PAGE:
Bluefin tuna boats in the Mediterranean Sea continue to catch many more fish than they report, a study concludes.
Commissioned by the Pew Environment Group, it finds that last year 140% more bluefin meat from the Med entered the market than was reported as caught.
The fishery’s regulator, Iccat, put new measures in place two years ago aimed at stopping over-fishing, but Pew found there were still holes in the system.
The Atlantic bluefin is so depleted as to qualify as a threatened species.
In 2008, member governments of Iccat – the International Commission for the Conservation of Atlantic Tunas – agreed to implement a system of paper-based catch records, in principle allowing fish to be tracked from the sea to their final destination.
This was intended to remedy severe flaws in the system that had been identified in a number of reports, including one by the International Consortium of Investigative Journalists (ICIJ).
But the Pew investigation found several ways in which the numbers can still be fiddled.
“The ICIJ report covered the year to 2008, and in response Iccat said ‘well that was then’ – so we thought, ‘we’ll see’,” said Lee Crockett, who directs Pew’s Atlantic tuna work.
“And as you can see, they clearly haven’t fixed the problem – in fact, the gap [between the reported and total catches] has increased, which is a pretty clear indication that they need to do a much better job of making sure that the catch reports track the quota,” he told BBC News.
The research involved scanning through available trade data – exports from EU nations, Japanese customs documents, the US Department of Agriculture’s Foreign Agricultural Service – and comparing these with catch reports from Iccat’s member governments.
As such, Pew argues that it probably under-estimates the scale of the problem as it does not include catches by straightforward illegal fishing operations, for which there are by definition no records.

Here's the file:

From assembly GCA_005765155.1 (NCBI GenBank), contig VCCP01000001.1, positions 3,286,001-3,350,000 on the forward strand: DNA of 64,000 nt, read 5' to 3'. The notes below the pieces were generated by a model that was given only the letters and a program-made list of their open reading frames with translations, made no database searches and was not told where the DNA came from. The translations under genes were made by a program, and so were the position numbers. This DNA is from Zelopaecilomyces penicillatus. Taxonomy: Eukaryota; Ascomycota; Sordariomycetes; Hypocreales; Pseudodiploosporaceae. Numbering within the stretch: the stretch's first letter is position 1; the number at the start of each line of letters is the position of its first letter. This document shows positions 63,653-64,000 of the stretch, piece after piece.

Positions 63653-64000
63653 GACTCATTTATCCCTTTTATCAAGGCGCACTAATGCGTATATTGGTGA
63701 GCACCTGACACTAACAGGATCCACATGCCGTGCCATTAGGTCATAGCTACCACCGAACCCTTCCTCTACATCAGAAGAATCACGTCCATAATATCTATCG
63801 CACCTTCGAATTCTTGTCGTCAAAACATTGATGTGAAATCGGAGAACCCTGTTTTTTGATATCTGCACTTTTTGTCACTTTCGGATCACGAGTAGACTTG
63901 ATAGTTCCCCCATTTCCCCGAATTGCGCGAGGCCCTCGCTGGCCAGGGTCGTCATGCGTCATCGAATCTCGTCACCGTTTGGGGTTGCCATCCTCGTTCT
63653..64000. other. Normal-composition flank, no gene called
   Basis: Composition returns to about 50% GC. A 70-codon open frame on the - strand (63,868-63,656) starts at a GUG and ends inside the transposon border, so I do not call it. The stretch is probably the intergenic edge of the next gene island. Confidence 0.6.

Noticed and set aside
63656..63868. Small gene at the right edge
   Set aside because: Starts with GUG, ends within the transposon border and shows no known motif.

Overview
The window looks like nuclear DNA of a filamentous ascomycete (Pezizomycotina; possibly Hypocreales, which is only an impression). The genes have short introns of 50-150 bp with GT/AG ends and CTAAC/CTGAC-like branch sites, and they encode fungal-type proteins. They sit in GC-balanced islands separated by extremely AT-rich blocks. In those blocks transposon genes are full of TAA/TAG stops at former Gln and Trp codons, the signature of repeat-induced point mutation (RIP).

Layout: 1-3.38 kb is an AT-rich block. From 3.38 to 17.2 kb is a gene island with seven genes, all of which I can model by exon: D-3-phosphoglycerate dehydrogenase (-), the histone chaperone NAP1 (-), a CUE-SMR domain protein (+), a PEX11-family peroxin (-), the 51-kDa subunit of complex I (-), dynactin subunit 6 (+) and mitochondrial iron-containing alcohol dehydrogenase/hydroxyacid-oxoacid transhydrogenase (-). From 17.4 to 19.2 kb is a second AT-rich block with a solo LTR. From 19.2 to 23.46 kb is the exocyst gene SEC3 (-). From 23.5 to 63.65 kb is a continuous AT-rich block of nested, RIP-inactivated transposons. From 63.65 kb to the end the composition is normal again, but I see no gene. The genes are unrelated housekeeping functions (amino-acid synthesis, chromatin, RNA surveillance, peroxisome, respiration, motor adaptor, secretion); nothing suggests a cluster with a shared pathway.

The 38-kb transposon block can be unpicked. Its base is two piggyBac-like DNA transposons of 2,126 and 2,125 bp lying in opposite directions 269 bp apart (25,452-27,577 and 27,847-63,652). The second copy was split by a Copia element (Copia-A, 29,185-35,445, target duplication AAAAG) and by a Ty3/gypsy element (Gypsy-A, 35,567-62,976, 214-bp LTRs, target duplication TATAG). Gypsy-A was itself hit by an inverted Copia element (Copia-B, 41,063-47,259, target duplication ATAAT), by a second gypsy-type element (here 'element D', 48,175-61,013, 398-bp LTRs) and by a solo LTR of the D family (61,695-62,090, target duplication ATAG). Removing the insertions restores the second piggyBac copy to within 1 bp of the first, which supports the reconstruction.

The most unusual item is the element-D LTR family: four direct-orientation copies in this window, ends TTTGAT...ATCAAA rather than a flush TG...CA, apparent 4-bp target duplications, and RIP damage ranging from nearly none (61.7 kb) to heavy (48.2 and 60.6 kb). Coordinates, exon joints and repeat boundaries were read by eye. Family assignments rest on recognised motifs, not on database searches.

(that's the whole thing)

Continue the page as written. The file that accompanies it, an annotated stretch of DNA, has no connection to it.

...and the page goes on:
In 2008, they calculate, just over 38,000 tonnes from the Med was traded internationally, against a Total Allowable Catch (TAC) quota of 29,082 tonnes.
In 2010, the quota had been slashed to 13,525 tonnes; but Pew’s estimate for the actual catch was just over 35,000 tonnes.
Iccat’s scientific advisers recently reported that in their eyes, there had probably been a marked drop in the actual catch in the last few years.
“Declared catches in 2010 were significantly below the 2010 TAC of 13,500 tonnes,” they wrote.
“However, some [Iccat member countries] did not report their 2010 catch.”
After they are caught, many of the tuna are towed in cages to “farms” or “ranches” in Spain, Croatia and Malta.
There, they are fattened before being killed and exported – the vast majority to Japan, where the flesh is highly prized in sashimi.
Roberto Mielgo Bregazzi, who researched the data for the Pew report, said this was where many of the problems lay.
“Most of the over-catch being produced in the Med in my opinion comes not from illegal fishing boats but from the legal purse seine fleet,” he said.
“And the question is, how are these vessels over-catching when they’re supposed to have an independent observer on board, when they’re taken to a farm where another observer is waiting to watch the transfer to the farm?
“What really happens is there is no effective way to actually calculate and certify first of all the amount in kilos that’s being transferred into a cage, and second the number of fish.”
Divers are sent down into the purse seine nets to estimate the number of fish and the total mass caught – but Dr Mielgo, a former tuna diver himself, said this was a job that could only be done accurately by an experienced operative.